Exome sequencing of a primary ovarian insufficiency cohort reveals common molecular etiologies for a spectrum of disease
Abali, Zehra Yavas
Lupski, James R.
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CitationJolly, A., Bayram, Y., Turan, S., Aycan, Z., Tos, T., Abali, Z. Y., … Lupski, J. R. (2019). Exome Sequencing of a Primary Ovarian Insufficiency Cohort Reveals Common Molecular Etiologies for a Spectrum of Disease. JOURNAL OF CLINICAL ENDOCRINOLOGY & METABOLISM, 104(8), 3049–3067. https://doi.org/10.1210/jc.2019-00248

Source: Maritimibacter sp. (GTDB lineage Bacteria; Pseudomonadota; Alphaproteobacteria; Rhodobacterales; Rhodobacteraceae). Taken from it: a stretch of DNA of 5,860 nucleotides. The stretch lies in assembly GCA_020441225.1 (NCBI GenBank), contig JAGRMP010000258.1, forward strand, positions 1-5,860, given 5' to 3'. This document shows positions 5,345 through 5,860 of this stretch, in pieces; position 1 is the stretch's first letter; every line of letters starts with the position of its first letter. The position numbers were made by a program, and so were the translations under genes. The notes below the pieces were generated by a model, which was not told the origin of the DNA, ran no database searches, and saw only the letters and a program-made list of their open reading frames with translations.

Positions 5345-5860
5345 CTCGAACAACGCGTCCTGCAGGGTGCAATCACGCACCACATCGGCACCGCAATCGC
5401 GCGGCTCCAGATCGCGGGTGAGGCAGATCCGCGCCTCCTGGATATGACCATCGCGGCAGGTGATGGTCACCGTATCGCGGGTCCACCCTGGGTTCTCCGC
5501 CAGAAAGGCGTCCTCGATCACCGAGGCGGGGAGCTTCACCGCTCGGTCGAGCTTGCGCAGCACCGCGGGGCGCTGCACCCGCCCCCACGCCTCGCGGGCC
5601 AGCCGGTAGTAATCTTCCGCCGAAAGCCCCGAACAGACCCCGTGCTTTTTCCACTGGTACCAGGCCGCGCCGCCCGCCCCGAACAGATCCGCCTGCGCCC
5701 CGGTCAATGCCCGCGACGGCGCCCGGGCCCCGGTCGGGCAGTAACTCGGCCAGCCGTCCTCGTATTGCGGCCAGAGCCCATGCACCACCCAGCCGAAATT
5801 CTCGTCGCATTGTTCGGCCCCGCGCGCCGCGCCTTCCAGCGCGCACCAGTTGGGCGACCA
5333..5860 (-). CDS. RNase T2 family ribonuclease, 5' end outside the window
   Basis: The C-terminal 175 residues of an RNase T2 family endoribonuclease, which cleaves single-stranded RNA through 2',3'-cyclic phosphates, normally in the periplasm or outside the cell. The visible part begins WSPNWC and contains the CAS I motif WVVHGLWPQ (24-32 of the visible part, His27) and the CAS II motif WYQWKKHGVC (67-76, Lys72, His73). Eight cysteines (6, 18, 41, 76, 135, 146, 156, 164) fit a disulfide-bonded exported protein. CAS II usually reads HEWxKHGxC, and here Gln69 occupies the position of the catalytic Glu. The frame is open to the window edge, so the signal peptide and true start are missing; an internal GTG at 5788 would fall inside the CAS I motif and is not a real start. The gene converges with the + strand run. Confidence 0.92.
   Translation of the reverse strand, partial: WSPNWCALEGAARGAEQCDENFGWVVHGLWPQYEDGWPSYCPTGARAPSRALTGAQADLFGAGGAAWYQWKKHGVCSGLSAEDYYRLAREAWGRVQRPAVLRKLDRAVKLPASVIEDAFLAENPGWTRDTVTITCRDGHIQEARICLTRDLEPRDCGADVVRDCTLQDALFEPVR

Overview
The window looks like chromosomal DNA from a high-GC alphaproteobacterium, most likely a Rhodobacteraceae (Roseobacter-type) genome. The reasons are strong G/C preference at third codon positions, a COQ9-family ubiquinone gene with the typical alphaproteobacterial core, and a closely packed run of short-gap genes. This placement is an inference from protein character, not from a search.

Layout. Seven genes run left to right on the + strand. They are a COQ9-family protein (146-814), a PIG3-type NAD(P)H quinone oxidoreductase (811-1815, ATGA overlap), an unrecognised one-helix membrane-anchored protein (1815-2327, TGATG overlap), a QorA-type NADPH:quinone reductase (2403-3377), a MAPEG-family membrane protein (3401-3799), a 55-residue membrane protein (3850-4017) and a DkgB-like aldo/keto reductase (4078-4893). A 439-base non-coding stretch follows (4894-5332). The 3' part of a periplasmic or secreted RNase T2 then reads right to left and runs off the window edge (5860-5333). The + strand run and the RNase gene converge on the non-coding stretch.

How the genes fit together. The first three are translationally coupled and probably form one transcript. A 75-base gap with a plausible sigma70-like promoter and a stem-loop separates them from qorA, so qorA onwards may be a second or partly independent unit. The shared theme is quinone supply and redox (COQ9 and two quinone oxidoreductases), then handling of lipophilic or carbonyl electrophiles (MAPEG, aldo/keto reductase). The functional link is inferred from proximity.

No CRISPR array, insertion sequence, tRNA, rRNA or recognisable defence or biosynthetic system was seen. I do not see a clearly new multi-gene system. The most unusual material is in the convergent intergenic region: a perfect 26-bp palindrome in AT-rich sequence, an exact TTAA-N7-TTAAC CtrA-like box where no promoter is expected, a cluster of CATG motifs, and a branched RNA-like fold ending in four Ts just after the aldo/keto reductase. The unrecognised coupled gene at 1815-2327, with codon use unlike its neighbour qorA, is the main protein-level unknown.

Context: Primary ovarian insufficiency (POI) encompasses a spectrum of premature menopause, including both primary and secondary amenorrhea. For 75% to 90% of individuals with hyper-gonadotropic hypogonadism presenting as POI, the molecular etiology is unknown. Common etiologies include chromosomal abnormalities, environmental factors, and congenital disorders affecting ovarian development and function, as well as syndromic and nonsyndromic single gene disorders suggesting POI represents a complex trait. Objective: To characterize the contribution of known disease genes to POI and identify molecular etiologies and biological underpinnings of POI. Design, Setting, and Participants: We applied exome sequencing (ES) and family-based genomics to 42 affected female individuals from 36 unrelated Turkish families, including 31 with reported parental consanguinity. Results: This analysis identified likely damaging, potentially contributing variants and molecular diagnoses in 16 families (44%), including 11 families with likely damaging variants in known genes and five families with predicted deleterious variants in disease genes (IGSF10, MND1, MRPS22, and SOHLH1) not previously associated with POI. Of the 16 families, 2 (13%) had evidence for potentially pathogenic variants at more than one locus. Absence of heterozygosity consistent with identity-by-descent mediated recessive disease burden contributes to molecular diagnosis in 15 of 16 (94%) families. GeneMatcher allowed identification of additional families from diverse genetic backgrounds. Conclusions: ES analysis of a POI cohort further characterized locus heterogeneity, reaffirmed the association of genes integral to meiotic recombination, demonstrated the likely contribution of genes involved in hypothalamic development, and documented multilocus pathogenic variation suggesting the potential for oligogenic inheritance contributing to the development of POI.